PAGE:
Rodgers' Versatility Gets a Test In 2018
By Jack Etkin
Shortstop Brendan Rodgers is in his first big league camp, a developmental milepost that will launch a season where his versatility is expected to increase.
Farm director Zach Wilson said Rodgers would work at third base, a position he has never played professionally, but not play there in major and minor league spring games. Wilson said Rodgers, 21, would play second base and shortstop this spring in both Cactus League and minor league games.
By the end of the season, Wilson said, “I wouldn't be surprised if you saw kind of an equal split" for Rodgers between the three positions. The intent, Wilson said, is to make Rodgers more versatile “so that when his bat is big league ready, wherever that opportunity ends up, he can go in there and play and feel confident at any of those three positions.”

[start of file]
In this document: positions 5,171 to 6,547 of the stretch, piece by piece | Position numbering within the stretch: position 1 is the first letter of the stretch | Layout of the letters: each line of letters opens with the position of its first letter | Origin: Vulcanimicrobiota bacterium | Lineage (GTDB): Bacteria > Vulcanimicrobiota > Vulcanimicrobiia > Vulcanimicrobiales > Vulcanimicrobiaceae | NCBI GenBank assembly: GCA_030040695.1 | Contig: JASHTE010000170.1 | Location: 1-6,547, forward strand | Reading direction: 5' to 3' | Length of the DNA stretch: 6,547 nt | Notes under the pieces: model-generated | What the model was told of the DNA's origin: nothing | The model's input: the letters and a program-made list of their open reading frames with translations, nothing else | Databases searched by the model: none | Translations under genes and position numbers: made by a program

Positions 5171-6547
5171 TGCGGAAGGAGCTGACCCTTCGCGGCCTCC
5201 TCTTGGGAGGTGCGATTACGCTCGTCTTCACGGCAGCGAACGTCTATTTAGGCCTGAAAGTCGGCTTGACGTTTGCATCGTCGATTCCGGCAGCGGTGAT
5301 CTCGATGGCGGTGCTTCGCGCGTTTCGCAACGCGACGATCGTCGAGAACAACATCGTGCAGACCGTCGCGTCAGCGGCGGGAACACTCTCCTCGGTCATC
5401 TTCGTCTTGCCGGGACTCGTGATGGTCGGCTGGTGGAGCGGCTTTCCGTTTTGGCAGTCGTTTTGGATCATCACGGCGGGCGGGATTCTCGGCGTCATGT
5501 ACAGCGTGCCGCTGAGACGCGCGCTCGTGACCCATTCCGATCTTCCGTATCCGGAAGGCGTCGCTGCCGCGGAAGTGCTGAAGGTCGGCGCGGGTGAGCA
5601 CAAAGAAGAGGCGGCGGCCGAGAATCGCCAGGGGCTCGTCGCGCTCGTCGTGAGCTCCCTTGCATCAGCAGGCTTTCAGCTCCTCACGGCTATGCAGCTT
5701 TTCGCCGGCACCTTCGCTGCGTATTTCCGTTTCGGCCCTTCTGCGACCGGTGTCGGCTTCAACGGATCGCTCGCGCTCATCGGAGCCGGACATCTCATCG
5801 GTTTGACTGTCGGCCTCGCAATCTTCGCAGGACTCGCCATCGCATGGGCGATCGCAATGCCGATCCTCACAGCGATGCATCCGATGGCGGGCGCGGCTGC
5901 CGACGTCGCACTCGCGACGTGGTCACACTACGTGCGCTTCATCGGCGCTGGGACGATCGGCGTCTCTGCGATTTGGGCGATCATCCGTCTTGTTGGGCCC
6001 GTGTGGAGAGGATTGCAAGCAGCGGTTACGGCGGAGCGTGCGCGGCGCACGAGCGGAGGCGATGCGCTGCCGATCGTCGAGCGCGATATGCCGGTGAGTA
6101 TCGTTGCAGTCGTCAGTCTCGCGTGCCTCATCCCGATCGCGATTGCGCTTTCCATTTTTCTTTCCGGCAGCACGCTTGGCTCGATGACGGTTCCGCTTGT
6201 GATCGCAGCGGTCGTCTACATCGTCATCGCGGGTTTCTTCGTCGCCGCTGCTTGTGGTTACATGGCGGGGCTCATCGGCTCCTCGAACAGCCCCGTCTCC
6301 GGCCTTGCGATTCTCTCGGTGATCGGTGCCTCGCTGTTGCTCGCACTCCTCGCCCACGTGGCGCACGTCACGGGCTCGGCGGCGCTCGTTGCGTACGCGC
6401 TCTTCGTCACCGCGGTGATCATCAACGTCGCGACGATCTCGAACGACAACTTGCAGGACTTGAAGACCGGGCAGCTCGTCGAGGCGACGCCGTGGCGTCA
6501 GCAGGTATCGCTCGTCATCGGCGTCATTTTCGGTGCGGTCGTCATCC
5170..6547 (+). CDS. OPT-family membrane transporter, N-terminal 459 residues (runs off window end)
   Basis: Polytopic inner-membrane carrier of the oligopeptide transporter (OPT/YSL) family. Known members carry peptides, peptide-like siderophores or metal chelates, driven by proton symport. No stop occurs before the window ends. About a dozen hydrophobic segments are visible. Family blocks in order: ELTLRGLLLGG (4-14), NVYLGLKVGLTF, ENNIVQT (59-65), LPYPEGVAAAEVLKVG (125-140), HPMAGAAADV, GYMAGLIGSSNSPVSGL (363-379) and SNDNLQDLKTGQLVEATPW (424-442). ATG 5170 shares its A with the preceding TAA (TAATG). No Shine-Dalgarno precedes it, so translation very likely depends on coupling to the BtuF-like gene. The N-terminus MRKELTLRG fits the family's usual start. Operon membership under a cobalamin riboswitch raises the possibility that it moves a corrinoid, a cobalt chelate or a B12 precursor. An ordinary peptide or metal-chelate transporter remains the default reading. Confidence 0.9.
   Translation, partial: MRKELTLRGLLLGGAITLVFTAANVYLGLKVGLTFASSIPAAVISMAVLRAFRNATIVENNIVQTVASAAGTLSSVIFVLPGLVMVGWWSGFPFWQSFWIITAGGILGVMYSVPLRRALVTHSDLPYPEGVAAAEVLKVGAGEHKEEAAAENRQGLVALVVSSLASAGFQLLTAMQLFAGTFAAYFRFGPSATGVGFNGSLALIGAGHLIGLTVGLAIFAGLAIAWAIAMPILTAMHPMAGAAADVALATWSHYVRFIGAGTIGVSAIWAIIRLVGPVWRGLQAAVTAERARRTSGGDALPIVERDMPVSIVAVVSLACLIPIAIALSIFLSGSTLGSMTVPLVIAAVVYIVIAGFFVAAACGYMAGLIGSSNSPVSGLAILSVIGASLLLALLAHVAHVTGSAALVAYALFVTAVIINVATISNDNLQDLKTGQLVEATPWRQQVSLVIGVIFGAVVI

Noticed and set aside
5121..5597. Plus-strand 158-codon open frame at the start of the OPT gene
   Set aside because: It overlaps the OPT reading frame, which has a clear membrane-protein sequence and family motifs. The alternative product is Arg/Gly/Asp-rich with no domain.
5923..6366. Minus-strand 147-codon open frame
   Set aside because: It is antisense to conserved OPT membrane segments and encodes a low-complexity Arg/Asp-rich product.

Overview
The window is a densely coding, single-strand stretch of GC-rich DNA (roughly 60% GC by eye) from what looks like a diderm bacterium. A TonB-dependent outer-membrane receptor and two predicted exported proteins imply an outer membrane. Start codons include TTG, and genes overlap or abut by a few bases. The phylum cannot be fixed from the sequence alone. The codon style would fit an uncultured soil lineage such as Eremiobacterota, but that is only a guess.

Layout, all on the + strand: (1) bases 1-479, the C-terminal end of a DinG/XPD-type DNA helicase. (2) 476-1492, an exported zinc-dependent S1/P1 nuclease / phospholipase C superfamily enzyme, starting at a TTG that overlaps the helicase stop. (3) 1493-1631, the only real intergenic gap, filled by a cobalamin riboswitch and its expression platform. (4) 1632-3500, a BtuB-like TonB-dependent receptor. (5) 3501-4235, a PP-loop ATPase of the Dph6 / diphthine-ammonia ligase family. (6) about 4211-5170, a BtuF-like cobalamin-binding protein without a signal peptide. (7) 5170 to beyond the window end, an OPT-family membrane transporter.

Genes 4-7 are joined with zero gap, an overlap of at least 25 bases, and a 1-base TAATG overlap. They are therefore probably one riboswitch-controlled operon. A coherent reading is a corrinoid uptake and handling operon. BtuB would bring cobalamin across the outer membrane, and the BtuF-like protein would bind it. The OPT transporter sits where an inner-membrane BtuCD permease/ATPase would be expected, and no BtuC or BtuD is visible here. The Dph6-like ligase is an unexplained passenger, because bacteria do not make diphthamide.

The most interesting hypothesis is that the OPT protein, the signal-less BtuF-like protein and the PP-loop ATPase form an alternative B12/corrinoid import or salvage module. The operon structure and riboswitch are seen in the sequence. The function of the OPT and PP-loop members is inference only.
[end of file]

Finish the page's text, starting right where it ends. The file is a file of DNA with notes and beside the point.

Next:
Wilson likened this developmental approach to that employed with shortstop Trevor Story. Before reaching the majors on Opening Day in 2016, Story played 29 games at second base, 73 at third base and 409 at shortstop. Rodgers, the third overall pick out of Lake Mary (Fla.) High in 2015, who signed for a franchise-record $5.5 million, has played 34 games at second base and 165 at shortstop.
He missed the first 17 games last season at high Class A Lancaster with a bruised left wrist before hitting .387/.407./671 in 51 games with 12 home runs. Rodgers then hit .260/.323/.413 with six homers and 17 RBIs in 38 games at Double-A Hartford, where he missed three weeks with a right quad strain and had 36 strikeouts and eight walks in 164 plate appearances.